ONDBEAT Dump week ideal time to shed old junk in the trunk

In addition to showers and flowers, April shines as a time for casting off “stuff.”

Keeping pace with that tradition, the Brunswick County Solid Waste & Recycling Department once again staged “free dump week” April 10-15, consisting of six blissful days for Brunswick County residents to drop off free of charge items they no longer needed or wanted at the Brunswick County Landfill in Bolivia.

For locals, this was prime time to dump things they were no longer in love with, things that didn’t work out in their household relationships, were too demanding or took up too much space.

The week was ripe for plucking through plunder and declaring you definitely don’t want to end up like one of those poor people on “Hoarders,” buried under avalanches of accumulated crapola, spurring professional help and 1-800-GOT-JUNK? to the rescue. Like much of reality TV, nobody wants to find fame on the boob tube like that.

Posted at the top of the landfill, one of the highest if not the highest spot above sea level in Brunswick County, landfill supervisor Jeremy Baker shot photos of a long line of vehicles waiting to get in. Friday, he said, was the busiest day with 1,253 people carting in discarded items. By the end of the week, the department had amassed 5,526 free loads of just about any and everything you can imagine.

It was the most stuff they’d ever seen being brought to the county facility at 172 Land Fill Road west of U.S. 17 across from the entrance to Brunswick Community College. And last year’s spring dump week was a record for them then, too.

Baker said it seems like more and more people are moving in and they’re subsequently getting busier and busier as people purge their houses and garages of too much stuff.

Old furniture and mattresses, tires, all types of electronics, old wood, paint and stains are among the most common things people drop off. Saturday was hazardous materials day, when everything from oil-based paints and stains to insecticides and herbicides, pool chemicals to cleaners and aerosol cans, were collected by the department in the Shallotte Middle School parking lot.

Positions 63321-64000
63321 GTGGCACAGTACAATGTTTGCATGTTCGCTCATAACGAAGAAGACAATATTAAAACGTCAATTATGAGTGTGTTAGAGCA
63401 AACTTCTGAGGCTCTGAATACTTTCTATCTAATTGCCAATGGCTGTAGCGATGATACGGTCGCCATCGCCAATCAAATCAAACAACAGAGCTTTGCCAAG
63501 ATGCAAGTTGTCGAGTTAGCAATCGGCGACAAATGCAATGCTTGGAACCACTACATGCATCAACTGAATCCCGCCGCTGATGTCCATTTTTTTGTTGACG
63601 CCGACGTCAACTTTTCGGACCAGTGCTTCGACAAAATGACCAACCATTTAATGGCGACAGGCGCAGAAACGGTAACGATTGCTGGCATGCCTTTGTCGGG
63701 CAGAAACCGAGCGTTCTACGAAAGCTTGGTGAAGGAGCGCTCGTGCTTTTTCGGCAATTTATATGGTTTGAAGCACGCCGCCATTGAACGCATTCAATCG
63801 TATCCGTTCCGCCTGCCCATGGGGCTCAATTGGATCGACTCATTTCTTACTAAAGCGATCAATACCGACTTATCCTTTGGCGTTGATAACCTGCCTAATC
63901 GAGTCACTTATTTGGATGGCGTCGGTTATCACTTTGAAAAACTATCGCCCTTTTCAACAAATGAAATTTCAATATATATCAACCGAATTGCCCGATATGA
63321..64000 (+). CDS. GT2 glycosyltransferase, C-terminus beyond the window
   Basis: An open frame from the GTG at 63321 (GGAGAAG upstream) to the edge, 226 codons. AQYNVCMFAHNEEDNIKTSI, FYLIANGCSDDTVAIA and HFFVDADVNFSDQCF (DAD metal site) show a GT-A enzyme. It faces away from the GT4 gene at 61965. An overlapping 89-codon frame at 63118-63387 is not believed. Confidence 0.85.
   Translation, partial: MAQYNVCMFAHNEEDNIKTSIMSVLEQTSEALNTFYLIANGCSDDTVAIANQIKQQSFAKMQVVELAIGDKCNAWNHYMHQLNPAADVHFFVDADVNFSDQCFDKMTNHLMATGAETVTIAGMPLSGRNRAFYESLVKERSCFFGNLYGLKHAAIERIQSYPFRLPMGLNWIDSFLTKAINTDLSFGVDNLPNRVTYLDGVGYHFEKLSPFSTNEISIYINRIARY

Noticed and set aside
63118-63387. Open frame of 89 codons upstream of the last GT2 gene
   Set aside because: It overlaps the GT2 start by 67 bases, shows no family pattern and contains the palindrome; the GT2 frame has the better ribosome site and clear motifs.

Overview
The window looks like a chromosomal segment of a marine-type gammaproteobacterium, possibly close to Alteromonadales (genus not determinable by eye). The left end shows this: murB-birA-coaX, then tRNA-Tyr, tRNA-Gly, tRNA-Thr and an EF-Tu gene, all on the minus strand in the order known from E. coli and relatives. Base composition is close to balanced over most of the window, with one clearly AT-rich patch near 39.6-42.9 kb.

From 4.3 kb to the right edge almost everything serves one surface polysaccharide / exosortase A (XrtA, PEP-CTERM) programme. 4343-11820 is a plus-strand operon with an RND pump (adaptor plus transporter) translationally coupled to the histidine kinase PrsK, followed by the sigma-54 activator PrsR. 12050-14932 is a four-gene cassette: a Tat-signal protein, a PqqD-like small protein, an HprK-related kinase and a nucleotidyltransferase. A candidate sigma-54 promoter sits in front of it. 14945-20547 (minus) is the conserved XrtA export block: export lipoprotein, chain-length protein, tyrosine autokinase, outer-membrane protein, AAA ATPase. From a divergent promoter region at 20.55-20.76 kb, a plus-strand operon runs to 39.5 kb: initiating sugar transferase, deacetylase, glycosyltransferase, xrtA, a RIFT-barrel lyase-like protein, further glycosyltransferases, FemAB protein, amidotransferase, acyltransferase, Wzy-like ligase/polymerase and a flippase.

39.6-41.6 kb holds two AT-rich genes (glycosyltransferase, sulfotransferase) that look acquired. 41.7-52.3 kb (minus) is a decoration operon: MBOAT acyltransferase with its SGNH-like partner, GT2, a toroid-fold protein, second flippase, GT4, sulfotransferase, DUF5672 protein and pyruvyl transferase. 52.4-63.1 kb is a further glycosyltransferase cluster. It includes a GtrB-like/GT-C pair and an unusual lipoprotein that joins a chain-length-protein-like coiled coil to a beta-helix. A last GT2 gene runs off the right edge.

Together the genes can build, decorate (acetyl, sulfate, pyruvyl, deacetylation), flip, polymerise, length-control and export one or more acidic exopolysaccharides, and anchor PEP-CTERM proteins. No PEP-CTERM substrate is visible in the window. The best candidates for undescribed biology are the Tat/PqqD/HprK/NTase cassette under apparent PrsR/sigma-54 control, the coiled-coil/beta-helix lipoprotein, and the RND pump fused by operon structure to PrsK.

It’s hectic, Baker said, and they couldn’t have enough help during that week because there’s so much stuff with designated places to put it.

In honor of Earth Day a little belatedly, from 10 a.m. to 1 p.m. this Friday, April 28, the department will host a shred event, which is free and open to all county residents and property owners, at the Brunswick County Government Complex at 3325 Old Ocean Highway. A shed truck will be parked in the lot between buildings B and G (look for signs). The event may end sooner than 1 p.m. if the truck reaches capacity. For more information, call Brunswick County Solid Waste & Recycling at 253-2520.

Wherever possible, the department does what it can to recycle. The multitude of discarded electronics is neatly stretch-wrapped by machine in plastic, placed on pallets and transported for recycling back to electronics manufacturers.

Yard debris is ground into mulch that’s given back to residents and used around the landfill.

For items that are still useful, like old furniture and cans of latex paint at least half full, there’s the Brunswick County Swap Shop & Paint Exchange on landfill grounds where residents can browse for things they may be able to use.

People have even brought in old boats that still float that were adopted by others interested in giving the watercraft a second life.

That’s the key and mantra to what Baker and his colleagues strive to abide by as much as possible at the landfill: Recycle, recycle, recycle.


Laura Lewis is a staff writer for the Beacon. Reach her at 754-6890 or llewis@brunswickbeacon.com.